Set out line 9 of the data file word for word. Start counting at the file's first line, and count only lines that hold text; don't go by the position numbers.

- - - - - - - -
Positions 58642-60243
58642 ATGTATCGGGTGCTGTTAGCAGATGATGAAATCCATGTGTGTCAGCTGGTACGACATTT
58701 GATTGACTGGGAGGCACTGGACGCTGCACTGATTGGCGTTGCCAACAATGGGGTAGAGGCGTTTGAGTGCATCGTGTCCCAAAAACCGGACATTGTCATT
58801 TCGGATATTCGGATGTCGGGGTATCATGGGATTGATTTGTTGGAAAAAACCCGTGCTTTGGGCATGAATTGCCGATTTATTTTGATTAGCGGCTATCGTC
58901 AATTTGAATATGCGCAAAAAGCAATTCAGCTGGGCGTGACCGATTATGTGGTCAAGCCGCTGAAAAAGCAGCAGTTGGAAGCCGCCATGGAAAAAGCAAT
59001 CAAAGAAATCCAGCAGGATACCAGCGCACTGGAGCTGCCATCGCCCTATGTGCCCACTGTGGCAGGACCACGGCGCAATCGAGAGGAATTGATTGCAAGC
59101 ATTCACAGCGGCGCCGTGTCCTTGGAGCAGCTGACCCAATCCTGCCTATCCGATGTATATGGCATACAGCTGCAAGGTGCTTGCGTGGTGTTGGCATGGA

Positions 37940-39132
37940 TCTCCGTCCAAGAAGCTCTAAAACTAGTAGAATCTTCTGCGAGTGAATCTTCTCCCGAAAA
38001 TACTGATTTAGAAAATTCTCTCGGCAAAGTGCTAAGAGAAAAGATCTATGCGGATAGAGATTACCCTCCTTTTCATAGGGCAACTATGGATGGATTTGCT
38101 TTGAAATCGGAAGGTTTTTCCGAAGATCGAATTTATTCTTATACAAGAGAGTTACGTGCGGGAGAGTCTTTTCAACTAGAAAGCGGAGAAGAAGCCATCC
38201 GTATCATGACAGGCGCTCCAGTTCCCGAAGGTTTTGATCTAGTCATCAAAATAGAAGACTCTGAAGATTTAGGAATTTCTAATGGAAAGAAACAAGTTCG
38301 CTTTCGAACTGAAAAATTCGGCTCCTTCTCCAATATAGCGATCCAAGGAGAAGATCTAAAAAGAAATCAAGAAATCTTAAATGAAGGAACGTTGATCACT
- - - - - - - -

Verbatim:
37940 TCTCCGTCCAAGAAGCTCTAAAACTAGTAGAATCTTCTGCGAGTGAATCTTCTCCCGAAAA